Occasionally in the Screen Editor, and particularly in the Recorder, one has the impression that the mouse is an afterthought as its positional feedback becomes somewhat jerky or impractical. For example, in the Event Editor (discussed below), it is possible for a mouse movement to take control away from the user for many tens of seconds, which is silly; mouse acceleration programming techniques could have been used to solve this problem.

Another strange effect of the addition of the mouse selection of symbols mentioned above is that the window that pops up is very wide and not very high, with the symbols small and cramped up against each other. Also, the mouse motion is again not optimised for the selection process. Whilst this method of approach (the size and shape of the window) leaves the maximum amount of screen visible, the use of a pop-up menu (which is what the window is) could have been better implemented.


You get four 360 Kbyte floppy disks full of program and support files. That's right: over one million bytes to play with. In a nutshell, folks, we are talking hard disk here. There is the possibility of running PCS/2 off a high density floppy disk but who are we trying to kid? If you aren't in the hard disk league then I doubt you are in the PCS/2 league either, sorry.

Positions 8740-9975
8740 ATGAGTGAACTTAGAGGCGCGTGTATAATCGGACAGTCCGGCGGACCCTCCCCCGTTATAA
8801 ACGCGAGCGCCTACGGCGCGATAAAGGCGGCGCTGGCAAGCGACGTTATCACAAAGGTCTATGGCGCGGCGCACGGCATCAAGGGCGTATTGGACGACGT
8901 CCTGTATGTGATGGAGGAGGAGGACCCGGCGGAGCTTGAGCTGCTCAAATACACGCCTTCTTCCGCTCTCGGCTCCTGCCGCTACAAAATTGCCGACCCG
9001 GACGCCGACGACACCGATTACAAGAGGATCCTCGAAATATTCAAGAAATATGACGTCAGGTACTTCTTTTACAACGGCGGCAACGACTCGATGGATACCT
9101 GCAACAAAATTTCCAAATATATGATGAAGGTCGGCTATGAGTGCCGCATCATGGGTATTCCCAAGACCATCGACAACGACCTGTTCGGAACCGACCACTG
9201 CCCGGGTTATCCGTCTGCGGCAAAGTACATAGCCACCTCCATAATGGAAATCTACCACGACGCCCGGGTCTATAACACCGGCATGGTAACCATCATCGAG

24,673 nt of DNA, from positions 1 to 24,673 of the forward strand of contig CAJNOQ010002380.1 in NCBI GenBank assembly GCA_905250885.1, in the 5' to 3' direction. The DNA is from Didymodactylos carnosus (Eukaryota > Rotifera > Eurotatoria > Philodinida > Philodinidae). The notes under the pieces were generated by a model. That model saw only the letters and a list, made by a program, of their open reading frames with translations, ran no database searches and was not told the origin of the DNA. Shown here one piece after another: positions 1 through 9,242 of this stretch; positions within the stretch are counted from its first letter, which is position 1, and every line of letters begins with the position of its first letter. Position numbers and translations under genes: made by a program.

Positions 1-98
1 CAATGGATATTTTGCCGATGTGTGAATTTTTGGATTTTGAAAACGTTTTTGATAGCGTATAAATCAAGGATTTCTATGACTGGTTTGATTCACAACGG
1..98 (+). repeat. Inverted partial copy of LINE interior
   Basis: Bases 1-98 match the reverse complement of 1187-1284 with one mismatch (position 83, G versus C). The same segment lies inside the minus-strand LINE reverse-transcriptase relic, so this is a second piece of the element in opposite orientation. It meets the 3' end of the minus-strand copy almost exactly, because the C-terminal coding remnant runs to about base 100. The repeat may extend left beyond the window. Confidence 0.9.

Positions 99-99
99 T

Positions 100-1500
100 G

The 600+ page manual is big, very informative, well written and totally necessary. It is also perfect bound (not spiral or ring bound), which means that the pages are glued to the spine of the book and will probably fall out after some period of constant use. This is a real pity, because this manual is choc-a-bloc full of information and demands to be made use of. There tend to be both explanatory and reference sections for each of the major topics covered, which is good news.